Although healthcare information systems are focused on the cognitive dimensions of the work , they reveal no sensitivity to an insight from the field of situated cognition; that workers converge naturally on robust and powerful ways of doing work that differ markedly from the formal strategies that emerge from the technocratic world view [14, 15]. Nor do they reveal any sensitivity to the insight from Naturalistic Decision Making that experts in the field, who are making critical decisions under high workload and time pressure, do not follow a rational strategy of options analysis but rather, recognize and act spontaneously, choosing a different strategy only if the first proves to be unsatisfactory .
Absent sensitivity to these insights, healthcare information systems will, at best, fail to support the informal but powerful strategies used in patient care. At worst, healthcare information systems will disrupt and block these strategies, thereby inducing new and unanticipated systems errors and forcing those involved in patient care into work patterns and work arounds that are fragile, error inducing, and labor intensive.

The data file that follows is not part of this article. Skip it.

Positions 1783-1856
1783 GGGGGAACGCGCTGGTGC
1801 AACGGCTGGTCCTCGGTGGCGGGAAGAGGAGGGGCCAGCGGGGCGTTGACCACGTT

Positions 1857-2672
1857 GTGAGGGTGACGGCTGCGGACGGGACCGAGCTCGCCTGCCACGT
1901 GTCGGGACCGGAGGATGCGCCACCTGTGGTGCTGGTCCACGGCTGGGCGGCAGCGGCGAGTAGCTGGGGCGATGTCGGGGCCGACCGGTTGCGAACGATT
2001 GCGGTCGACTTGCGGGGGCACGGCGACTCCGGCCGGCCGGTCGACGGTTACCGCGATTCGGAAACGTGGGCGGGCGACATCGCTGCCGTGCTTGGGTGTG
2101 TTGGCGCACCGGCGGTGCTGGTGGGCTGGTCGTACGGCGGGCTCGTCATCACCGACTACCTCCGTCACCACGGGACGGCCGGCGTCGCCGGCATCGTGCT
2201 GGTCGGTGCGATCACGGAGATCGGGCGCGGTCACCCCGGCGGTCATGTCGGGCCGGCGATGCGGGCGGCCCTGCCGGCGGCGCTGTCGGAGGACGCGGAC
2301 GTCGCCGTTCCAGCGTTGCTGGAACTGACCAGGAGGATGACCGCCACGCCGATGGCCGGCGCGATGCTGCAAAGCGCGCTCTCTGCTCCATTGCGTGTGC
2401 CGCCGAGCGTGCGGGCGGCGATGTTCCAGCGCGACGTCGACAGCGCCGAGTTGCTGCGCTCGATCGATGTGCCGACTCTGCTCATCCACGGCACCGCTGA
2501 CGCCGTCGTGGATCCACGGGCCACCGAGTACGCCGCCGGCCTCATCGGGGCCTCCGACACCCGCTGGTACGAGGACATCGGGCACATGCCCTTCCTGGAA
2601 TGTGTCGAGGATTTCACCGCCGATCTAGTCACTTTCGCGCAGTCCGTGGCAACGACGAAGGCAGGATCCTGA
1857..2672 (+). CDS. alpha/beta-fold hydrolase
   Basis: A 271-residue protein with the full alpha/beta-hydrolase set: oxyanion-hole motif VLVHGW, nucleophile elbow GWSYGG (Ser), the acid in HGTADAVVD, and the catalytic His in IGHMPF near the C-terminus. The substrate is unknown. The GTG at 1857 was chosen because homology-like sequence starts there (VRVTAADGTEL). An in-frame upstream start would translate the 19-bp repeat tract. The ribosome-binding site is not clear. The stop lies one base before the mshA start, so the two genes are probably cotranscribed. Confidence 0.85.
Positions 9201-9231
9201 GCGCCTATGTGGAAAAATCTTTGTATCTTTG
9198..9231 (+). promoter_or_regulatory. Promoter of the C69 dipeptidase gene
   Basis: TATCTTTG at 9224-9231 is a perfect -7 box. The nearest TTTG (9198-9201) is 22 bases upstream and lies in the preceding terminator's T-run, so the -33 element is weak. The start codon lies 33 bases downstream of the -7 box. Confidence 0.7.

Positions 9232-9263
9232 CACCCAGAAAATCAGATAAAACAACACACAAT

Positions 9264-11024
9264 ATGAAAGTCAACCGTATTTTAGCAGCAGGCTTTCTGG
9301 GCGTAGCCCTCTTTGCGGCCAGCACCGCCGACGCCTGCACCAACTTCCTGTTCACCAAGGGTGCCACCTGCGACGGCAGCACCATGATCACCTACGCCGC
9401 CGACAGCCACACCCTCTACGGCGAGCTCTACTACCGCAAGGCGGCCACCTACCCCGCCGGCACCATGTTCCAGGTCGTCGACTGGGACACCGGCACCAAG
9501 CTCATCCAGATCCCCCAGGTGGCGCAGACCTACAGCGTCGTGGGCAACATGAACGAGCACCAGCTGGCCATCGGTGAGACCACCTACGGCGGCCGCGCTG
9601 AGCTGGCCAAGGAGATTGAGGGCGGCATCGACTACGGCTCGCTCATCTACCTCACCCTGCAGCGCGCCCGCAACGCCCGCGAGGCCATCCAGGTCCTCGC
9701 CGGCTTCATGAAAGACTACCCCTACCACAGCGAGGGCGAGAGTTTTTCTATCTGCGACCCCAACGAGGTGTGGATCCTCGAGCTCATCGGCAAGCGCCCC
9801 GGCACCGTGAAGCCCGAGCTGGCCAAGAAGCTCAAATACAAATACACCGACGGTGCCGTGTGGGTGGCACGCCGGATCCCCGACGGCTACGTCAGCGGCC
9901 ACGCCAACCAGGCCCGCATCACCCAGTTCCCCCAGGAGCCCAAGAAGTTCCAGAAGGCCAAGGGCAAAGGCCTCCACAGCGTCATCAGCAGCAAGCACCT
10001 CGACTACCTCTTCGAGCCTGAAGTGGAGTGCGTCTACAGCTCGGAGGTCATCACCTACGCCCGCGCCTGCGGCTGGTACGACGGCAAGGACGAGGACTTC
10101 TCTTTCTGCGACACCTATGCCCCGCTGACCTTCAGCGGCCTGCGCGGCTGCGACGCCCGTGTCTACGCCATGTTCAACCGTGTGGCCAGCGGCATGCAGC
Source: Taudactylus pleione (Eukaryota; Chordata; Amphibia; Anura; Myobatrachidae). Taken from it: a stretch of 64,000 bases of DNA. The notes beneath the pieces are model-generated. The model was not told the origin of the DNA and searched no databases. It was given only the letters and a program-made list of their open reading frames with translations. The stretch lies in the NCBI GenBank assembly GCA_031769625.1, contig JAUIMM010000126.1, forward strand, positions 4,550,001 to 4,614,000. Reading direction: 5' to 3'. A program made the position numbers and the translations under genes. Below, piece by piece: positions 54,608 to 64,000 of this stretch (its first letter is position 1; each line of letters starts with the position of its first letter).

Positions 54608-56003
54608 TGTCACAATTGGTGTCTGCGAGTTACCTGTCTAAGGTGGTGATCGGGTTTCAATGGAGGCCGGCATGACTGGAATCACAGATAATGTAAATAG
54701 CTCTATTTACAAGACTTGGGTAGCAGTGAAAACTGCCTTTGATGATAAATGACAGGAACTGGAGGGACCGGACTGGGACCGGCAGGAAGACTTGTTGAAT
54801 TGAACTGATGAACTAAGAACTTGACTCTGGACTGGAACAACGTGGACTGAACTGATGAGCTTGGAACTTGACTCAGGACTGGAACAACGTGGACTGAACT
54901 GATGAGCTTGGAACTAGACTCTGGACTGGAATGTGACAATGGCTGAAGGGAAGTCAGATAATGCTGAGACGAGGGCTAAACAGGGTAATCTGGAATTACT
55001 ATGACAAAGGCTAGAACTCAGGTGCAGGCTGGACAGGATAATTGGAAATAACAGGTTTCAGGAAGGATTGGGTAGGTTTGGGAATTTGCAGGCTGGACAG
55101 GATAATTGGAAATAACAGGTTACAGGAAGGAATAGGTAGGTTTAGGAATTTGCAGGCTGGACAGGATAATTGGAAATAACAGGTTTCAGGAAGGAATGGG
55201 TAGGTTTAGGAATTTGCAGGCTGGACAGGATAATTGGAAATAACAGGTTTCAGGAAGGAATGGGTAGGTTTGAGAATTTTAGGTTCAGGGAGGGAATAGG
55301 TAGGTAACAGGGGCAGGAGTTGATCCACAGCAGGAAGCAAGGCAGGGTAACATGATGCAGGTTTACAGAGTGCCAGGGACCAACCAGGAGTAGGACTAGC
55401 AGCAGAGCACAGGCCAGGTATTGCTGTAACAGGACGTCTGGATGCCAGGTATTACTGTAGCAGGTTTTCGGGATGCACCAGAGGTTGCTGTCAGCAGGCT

There has been a recent call for healthcare to embrace the principles of high-reliability organizing [17, 18]. Despite undertaking complex and risky work, high-reliability organizations achieve exemplary levels of safety . They do so in part by remaining mindful of the subtle and complex details of operational work [20, 21]. In that respect, procedural constraints embedded in technology should not interfere with operational work and institutional demands should not be prioritized over operational demands . Technology is a crucial element of today’s high-reliability organizations , but those who design computerized information systems for healthcare impose constraints on how work is done with meager understanding of the operational work at anything more than a superficial level and with little sensitivity to its operational demands. Unless that changes, the push for high-reliability organizing in healthcare will never be completely satisfied.